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Introducing Auschwitz

 Introducing Auschwitz
For centuries the town of Oświęcim was a quiet backwater community, largely bypassed by world events. That changed with WWII when Oświęcim, known as ‘Auschwitz’ under German occupation, became the chosen site of the largest death camp in the Third Reich. Between 1.1 million and 1.5 million people were exterminated here, etching the name of Auschwitz forever into the history books; countless films, documentaries, books and survivor accounts have since burned it into the collective consciousness.

Visitors to Poland, particularly to Kraków and Katowice, are faced with asking themselves whether or not they will make the effort to visit Auschwitz. It is a difficult question. There are few who would say they actually ‘want’ to visit Auschwitz, though many are compelled to do so for their own reasons. For those of us who don’t feel so compelled, it’s easy to give reasons for not going: not having enough time, already knowing as much as we need or want to know about it, not feeling personally connected enough to the site or the history to need to visit, or being uncomfortable about the prospect of visiting a site of such emotional resonance at the same time as hundreds of other tourists. Having been there, we can tell you that all of these explanations for avoiding Auschwitz are perfectly reasonable until you’ve actually visited the site; you’ll be hard-pressed to find anyone who has made the trip and still argues against going.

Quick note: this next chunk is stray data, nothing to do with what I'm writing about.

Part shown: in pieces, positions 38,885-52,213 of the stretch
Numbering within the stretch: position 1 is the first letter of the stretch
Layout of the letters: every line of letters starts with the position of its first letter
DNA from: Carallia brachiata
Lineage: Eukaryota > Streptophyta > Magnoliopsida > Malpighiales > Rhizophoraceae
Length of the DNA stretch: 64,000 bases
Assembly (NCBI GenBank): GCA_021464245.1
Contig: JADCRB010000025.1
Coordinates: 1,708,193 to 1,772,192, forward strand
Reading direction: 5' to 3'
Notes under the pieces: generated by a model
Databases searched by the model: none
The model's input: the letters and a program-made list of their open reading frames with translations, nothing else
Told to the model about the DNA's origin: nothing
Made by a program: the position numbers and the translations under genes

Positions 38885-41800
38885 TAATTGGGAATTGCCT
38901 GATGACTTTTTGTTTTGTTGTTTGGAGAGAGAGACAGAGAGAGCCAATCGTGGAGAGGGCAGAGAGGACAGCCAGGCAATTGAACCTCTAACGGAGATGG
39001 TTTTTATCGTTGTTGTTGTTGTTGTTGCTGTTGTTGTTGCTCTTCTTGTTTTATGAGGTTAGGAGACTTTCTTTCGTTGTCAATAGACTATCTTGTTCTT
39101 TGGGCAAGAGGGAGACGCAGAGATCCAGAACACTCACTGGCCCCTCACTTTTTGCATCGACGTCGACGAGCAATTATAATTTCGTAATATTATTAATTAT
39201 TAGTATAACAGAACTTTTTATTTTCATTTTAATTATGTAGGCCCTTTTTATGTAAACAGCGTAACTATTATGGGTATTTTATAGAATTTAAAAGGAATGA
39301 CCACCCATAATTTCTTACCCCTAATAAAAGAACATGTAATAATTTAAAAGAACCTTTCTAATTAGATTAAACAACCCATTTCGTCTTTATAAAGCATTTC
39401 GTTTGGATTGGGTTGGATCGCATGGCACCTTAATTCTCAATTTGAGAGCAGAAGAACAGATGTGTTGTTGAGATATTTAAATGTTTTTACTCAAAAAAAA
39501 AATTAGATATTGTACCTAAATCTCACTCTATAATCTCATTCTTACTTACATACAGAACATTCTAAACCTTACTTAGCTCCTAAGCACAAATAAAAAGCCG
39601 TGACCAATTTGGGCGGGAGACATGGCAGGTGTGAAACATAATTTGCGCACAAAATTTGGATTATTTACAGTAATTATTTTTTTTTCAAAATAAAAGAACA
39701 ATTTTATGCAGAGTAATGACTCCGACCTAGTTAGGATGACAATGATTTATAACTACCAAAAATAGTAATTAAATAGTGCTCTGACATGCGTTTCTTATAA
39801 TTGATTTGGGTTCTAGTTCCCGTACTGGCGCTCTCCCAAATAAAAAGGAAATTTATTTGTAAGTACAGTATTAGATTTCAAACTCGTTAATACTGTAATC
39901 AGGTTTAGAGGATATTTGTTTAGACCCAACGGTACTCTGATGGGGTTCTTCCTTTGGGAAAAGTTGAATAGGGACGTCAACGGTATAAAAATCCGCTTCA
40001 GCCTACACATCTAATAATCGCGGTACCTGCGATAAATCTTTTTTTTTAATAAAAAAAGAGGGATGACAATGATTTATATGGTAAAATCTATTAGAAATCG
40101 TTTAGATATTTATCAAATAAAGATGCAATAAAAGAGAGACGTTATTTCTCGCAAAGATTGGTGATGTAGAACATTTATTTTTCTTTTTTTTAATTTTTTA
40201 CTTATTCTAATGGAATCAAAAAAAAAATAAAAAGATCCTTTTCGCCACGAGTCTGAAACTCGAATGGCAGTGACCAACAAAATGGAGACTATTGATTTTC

The Auschwitz Museum and tour present one of the most horrific acts in human history with a level of tact, passion, poignancy and professionalism that is so profound, it almost makes as lasting an impression as the site itself. Without being heavy-handed, the history of the site is presented in all of its contexts and guests are perhaps spared from fully surrendering to their emotions only by the sheer relentlessness of the information. No matter how much you think you know on the subject, the perspective gained by visiting is incomparable. Whether or not you choose to go to Auschwitz is up to you to decide. However it should be understood that Auschwitz is not a site of Jewish concern, Polish concern, German concern, gypsy concern, historical concern... It is a site of human concern. As such, we believe everyone should visit.

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